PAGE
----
Last Friday, Louisiana Gov. Bobby Jindal announced plans for his state to enact gun control legislation based not on the gun, but the person wielding the gun, according to the Shreveport Yimes.
Jindal proposes legislation that would allow the state to enter names into the federally administered National Instant Criminal Background Check System or NICS, database based on mental health records.
The NICS was launched by the FBI in 1998 to implement provisions of the Brady Handgun Violence Prevention Act. It’s used by Federal Firearms Licensees to instantly determine whether a prospective buyer is eligible to buy firearms or explosives. Dealers are required to make this check prior to sale whether it’s made in their store or at a gun show.
“Too often, both in Louisiana and in states across the nation, the mentally ill are slipping through the cracks and getting lost in the system,” Jindal said in a news release obtained by the Times. “In order to protect these individuals and the communities they reside in, it is imperative that we take proactive steps to prevent them from harming either themselves or others.
“As a strong supporter of Constitutional gun rights” Jindal continued in the press release, “I fully believe that we can defend our Second Amendment right to bear arms and defend our children too,” he said. “This proposal is a common-sense way to protect our kids, our families and our loved ones.”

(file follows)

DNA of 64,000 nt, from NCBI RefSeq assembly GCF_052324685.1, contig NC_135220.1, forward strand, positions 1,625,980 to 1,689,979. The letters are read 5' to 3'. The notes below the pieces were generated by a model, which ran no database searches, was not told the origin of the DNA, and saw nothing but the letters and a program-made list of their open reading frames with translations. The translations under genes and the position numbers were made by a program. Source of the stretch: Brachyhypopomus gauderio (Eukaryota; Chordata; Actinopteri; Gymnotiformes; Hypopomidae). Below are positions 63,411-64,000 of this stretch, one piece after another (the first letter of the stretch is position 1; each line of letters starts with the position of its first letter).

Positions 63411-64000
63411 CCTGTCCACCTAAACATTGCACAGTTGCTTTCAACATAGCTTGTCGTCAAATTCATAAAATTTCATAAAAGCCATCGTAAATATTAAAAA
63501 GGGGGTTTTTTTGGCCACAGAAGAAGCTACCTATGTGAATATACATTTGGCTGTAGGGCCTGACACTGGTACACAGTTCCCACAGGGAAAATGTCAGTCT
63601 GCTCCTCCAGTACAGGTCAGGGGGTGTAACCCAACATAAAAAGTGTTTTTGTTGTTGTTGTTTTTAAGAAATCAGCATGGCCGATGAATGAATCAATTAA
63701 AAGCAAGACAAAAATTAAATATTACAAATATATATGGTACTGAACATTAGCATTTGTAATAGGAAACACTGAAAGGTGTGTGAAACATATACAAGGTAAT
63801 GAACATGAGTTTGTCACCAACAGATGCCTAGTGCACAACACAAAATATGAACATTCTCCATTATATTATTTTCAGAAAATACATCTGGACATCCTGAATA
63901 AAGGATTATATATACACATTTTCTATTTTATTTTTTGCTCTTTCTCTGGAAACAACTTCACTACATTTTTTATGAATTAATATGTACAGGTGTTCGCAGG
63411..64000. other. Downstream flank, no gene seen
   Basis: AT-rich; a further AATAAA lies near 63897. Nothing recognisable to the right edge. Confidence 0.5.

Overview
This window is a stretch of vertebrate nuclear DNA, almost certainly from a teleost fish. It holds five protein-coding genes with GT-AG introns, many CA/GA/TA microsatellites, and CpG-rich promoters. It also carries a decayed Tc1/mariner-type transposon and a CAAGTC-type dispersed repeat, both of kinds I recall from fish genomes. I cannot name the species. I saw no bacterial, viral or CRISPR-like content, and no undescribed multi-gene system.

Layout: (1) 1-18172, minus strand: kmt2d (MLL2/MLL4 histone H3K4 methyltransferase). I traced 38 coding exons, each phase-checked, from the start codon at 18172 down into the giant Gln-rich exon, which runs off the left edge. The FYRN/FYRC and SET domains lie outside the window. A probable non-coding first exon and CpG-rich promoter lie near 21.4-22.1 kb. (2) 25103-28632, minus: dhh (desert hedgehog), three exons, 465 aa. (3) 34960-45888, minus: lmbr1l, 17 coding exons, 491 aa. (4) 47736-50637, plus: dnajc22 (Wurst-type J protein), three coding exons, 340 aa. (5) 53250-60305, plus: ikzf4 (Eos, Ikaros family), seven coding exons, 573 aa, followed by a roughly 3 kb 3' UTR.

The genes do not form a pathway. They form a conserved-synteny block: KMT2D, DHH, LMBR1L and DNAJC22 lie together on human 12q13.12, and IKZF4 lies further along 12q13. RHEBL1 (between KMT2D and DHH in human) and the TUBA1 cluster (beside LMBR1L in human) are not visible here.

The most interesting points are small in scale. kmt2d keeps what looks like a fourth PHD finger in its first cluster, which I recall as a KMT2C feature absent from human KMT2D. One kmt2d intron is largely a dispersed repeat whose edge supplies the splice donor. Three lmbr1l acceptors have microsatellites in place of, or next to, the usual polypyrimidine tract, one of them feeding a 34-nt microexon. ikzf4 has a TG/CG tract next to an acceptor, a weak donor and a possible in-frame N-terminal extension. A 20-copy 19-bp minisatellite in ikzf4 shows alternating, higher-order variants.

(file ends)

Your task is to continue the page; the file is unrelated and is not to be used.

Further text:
When National Rifle Association president David Keene appeared on CNN’s “State of the Union” Sunday, he told Candy Crowley, the show’s host, that his organization has long-sought such a proposal.
“One of the things that we have pushed for, for a number of years,” Keene told Crowley, “is those who have been adjudicated to be mentally incompetent and potentially dangerous on to the list of those people who were prohibited from buying firearms. That has not been done. That should be done, because most of the people who engage in these sort of things are people who have had real trouble.”
According to the Shreveport Times, although 17 other states provide for reporting mental health eligibility to the NICS, Louisiana does not.
Read more at the Shreveport Times.